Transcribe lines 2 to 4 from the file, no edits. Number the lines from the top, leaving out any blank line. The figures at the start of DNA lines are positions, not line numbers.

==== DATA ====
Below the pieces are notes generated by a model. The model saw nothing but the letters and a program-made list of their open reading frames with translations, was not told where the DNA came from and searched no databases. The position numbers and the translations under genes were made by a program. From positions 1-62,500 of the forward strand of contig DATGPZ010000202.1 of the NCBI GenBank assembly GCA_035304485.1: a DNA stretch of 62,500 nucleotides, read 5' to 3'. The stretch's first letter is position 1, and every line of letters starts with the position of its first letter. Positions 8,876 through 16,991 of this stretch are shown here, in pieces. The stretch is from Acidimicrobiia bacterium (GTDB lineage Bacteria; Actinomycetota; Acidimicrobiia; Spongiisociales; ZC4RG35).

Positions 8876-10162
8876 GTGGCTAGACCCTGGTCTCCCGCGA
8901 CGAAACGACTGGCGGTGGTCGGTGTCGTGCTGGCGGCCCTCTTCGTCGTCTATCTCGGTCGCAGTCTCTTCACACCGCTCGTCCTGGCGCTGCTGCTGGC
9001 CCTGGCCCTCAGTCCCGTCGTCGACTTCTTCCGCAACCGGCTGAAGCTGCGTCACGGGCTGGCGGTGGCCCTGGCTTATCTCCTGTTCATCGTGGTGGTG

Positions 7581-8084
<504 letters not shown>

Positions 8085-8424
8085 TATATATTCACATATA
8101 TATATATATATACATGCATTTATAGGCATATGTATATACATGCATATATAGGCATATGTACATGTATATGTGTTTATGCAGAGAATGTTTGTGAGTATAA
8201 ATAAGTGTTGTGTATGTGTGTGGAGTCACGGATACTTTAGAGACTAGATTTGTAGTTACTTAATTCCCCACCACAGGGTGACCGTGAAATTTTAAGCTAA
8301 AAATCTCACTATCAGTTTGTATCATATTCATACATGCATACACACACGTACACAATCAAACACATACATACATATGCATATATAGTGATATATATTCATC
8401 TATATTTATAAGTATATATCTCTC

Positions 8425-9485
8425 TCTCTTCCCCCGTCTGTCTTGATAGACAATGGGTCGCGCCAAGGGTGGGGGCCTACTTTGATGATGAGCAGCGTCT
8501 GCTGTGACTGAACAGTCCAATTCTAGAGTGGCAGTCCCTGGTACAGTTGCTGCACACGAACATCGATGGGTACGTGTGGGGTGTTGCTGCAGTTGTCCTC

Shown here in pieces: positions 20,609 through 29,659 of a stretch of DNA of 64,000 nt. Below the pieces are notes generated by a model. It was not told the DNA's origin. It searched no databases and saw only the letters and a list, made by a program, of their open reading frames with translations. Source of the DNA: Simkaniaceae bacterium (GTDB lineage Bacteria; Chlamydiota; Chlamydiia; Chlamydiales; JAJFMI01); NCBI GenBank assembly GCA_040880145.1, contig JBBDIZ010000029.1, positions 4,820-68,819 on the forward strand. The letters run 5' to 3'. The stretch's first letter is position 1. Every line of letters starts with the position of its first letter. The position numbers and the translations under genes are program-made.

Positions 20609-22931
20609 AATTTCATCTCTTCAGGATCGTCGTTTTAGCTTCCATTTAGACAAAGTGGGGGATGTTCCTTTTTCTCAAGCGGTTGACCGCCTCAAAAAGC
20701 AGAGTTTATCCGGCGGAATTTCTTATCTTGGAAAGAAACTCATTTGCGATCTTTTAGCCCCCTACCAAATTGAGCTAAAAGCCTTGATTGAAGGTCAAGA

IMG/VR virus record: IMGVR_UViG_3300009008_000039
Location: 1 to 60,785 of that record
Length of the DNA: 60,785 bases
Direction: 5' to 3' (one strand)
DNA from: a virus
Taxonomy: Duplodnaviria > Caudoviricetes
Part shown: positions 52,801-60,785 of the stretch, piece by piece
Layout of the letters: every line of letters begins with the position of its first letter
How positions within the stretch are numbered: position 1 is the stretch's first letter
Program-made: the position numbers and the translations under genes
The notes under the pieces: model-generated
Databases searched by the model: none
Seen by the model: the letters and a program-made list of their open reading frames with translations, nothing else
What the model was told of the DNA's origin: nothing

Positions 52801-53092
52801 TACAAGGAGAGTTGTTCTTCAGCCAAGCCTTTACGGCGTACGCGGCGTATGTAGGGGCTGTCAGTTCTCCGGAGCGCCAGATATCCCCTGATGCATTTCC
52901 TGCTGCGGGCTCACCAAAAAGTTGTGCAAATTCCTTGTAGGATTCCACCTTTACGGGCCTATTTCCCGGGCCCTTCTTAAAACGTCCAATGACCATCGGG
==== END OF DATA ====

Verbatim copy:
Positions 8876-10162
8876 GTGGCTAGACCCTGGTCTCCCGCGA
8901 CGAAACGACTGGCGGTGGTCGGTGTCGTGCTGGCGGCCCTCTTCGTCGTCTATCTCGGTCGCAGTCTCTTCACACCGCTCGTCCTGGCGCTGCTGCTGGC